Brain and Nerve Stimulation for Hand Muscles in Spinal Cord Injury and ALS

Description

Most neurological injuries such as spinal cord injuries (SCI) and amyotrophic lateral sclerosis (ALS) spare a portion of nerve circuitry. Strengthening spared nerve circuits may be an important method to improve functional recovery. In this study, the investigators aim to use non-invasive magnetic and electrical stimulation to strengthen motor circuits between the brain and hands. Magnetic stimulation will be used over the motor cortex (scalp). Two methods of electrical stimulation will be compared: stimulation of the median nerve at the wrist; or direct stimulation of the cervical spinal cord across the skin on the back of the neck. Several different combinations of magnetic and electrical stimulation will be compared to find the conditions that best strengthen nerve circuits between the brain and hands - "Fire Together, Wire Together".

Study Start Date

June 2015

Estimated Completion Date

August 2016

Interventions

  • Device: Median nerve stimulation
  • Device: Cervical transcutaneous stimulation
  • Device: Transcranial magnetic stimulation

Specialties

  • Nursing: Neurology
  • Neurology: Demyelinating Disorders,Spine,Trauma
  • Emergency Medicine: Neurology/Neurosurgery
  • Physician Assistant: Neurology

MeSH Terms

  • Amyotrophic Lateral Sclerosis
  • Central Nervous System Diseases
  • Neurodegenerative Diseases
  • Spinal Cord Injuries

Study ID

Bronx VA Medical Center -- HAR-15-001

Status

Unknown

Trial ID

NCT02469675

Study Type

Interventional

Trial Phase

N/A

Enrollment Quota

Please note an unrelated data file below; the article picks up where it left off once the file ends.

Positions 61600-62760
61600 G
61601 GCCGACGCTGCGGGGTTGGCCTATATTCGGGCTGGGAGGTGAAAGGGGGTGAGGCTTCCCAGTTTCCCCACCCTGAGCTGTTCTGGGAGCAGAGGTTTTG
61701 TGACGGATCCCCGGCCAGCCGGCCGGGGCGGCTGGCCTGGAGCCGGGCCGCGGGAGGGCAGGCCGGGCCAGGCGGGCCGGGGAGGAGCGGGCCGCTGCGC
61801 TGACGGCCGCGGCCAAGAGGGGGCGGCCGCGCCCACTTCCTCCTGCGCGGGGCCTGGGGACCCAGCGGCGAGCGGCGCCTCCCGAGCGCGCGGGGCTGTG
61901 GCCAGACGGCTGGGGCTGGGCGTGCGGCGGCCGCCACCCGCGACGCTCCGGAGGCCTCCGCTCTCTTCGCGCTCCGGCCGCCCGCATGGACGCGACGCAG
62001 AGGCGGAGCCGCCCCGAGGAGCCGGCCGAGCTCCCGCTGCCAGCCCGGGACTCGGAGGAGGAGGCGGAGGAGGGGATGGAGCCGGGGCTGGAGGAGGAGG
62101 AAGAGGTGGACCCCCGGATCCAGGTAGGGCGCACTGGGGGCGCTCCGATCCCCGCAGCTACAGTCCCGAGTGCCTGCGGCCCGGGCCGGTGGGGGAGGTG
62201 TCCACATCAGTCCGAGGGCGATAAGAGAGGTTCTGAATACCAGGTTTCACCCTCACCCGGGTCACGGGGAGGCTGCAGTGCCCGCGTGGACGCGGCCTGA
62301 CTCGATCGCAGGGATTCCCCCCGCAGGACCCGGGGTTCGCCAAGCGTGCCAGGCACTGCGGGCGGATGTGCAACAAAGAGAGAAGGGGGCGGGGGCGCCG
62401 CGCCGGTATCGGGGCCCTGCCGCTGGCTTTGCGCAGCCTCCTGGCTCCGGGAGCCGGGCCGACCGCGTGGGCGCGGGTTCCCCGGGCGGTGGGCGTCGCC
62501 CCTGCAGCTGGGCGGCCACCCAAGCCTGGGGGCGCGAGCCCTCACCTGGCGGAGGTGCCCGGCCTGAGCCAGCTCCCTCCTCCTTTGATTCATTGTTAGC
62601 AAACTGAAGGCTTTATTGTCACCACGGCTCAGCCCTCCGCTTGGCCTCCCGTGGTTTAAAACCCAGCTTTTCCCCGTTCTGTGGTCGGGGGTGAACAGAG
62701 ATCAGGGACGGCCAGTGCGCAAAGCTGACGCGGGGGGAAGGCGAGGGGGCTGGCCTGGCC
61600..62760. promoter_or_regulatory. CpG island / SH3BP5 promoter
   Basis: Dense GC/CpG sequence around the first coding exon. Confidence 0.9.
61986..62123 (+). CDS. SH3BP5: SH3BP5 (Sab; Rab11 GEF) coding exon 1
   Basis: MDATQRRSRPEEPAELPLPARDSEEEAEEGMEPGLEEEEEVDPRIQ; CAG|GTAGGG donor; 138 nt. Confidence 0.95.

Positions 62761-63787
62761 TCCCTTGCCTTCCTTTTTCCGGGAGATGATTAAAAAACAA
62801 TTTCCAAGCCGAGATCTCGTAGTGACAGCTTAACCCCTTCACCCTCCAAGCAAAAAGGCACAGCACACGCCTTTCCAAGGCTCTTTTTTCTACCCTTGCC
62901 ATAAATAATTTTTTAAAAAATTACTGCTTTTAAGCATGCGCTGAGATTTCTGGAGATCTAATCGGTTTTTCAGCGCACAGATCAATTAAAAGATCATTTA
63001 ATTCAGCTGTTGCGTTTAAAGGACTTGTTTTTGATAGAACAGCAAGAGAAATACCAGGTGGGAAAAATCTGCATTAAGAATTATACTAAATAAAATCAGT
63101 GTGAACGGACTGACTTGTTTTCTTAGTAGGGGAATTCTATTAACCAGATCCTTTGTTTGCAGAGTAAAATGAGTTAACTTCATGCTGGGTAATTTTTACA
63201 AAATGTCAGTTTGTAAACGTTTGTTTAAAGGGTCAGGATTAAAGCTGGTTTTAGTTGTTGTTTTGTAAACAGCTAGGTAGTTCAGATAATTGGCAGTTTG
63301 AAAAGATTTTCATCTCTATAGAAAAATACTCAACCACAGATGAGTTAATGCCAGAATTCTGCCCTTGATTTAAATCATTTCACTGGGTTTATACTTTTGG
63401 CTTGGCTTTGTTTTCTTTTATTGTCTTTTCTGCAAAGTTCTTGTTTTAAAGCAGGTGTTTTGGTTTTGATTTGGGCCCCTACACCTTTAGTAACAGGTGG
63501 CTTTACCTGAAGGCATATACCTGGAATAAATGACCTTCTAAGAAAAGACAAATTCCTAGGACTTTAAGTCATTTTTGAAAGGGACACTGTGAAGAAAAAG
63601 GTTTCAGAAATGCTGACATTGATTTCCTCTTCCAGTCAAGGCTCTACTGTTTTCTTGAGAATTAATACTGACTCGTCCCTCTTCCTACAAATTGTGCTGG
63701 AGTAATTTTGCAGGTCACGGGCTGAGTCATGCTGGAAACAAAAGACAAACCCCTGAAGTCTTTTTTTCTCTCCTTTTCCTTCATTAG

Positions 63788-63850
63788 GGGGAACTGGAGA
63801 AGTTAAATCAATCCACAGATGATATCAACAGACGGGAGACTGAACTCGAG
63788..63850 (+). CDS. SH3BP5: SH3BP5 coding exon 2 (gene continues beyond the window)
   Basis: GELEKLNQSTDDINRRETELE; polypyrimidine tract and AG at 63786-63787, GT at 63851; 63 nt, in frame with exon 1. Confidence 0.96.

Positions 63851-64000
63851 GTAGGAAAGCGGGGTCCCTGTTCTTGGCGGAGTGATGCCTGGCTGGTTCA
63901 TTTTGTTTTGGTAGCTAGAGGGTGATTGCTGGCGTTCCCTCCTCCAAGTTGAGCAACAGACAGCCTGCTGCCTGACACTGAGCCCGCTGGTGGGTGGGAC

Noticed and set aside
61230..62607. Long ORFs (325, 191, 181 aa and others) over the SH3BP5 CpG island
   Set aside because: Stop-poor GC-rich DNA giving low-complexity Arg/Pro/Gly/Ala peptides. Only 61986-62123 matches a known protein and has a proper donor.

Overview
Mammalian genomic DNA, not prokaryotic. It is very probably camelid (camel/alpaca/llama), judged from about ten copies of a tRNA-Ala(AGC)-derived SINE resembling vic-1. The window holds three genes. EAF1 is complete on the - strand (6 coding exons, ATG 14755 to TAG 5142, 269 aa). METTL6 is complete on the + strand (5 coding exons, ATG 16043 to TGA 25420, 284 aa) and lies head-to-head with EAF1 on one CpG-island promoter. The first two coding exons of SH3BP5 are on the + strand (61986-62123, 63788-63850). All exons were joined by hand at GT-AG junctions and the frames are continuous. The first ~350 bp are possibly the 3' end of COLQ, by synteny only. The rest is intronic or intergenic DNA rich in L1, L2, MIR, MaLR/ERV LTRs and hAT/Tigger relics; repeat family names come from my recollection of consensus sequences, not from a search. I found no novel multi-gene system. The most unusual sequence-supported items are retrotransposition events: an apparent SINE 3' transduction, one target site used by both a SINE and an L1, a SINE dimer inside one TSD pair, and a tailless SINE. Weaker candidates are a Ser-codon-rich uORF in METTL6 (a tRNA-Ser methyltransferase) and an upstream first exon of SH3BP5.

30

Sponsor

Bronx VA Medical Center

Inclusion Criteria

  • Males or females age 21-65 years
  • Chronic (>12 months since injury) incomplete SCI between levels C5-C8 or diagnosis of definite or probable ALS
  • Incomplete weakness of left or right hand muscles: score of 3 or 4 (out of 5) on manual muscle testing of finger extension, finger flexion, or finger abduction
  • Detectable F-wave responses of the left or right abductor pollicis brevis muscle to median nerve stimulation
  • Detectable motor evoked potentials in left or right abductor pollicis brevis muscle to transcranial magnetic stimulation.

Exclusion Criteria

  • Multiple spinal cord lesions
  • History of seizures
  • Ventilator dependence or patent tracheostomy site
  • Use of medications that significantly lower seizure threshold, such as tricyclic antidepressants, amphetamines, neuroleptics, dalfampridine, and bupropion
  • History of stroke, brain tumor, brain abscess, or multiple sclerosis
  • History of moderate to severe head trauma (loss of consciousness for greater than one hour or evidence of brain contusion or hemorrhage or depressed skull fracture on prior imaging)
  • History of implanted brain/spine/nerve stimulators, aneurysm clips, ferromagnetic metallic implants, or cardiac pacemaker/defibrillator
  • Significant coronary artery or cardiac conduction disease
  • History of autonomic dysreflexia
  • History of bipolar disorder
  • History of suicide attempt
  • Active psychosis
  • Heavy alcohol consumption (greater than equivalent of 5 oz of liquor) within previous 48 hours
  • Open skin lesions over the face, neck, shoulders, or arms
  • Pregnancy
  • Unsuitable for study participation as determined by study physician.

Gender

Both

Ages

21 Years to 65 Years

Accepts Healthy Volunteers

No

Study Locations and Contact Information (1)

Study Location Distance Name Phone Email
James J Peters VA Medical Center Bronx NY - Bronx, New York 41.7 miles Noam Y Harel MD PhD 718-584-9000 noam.harel@va.gov

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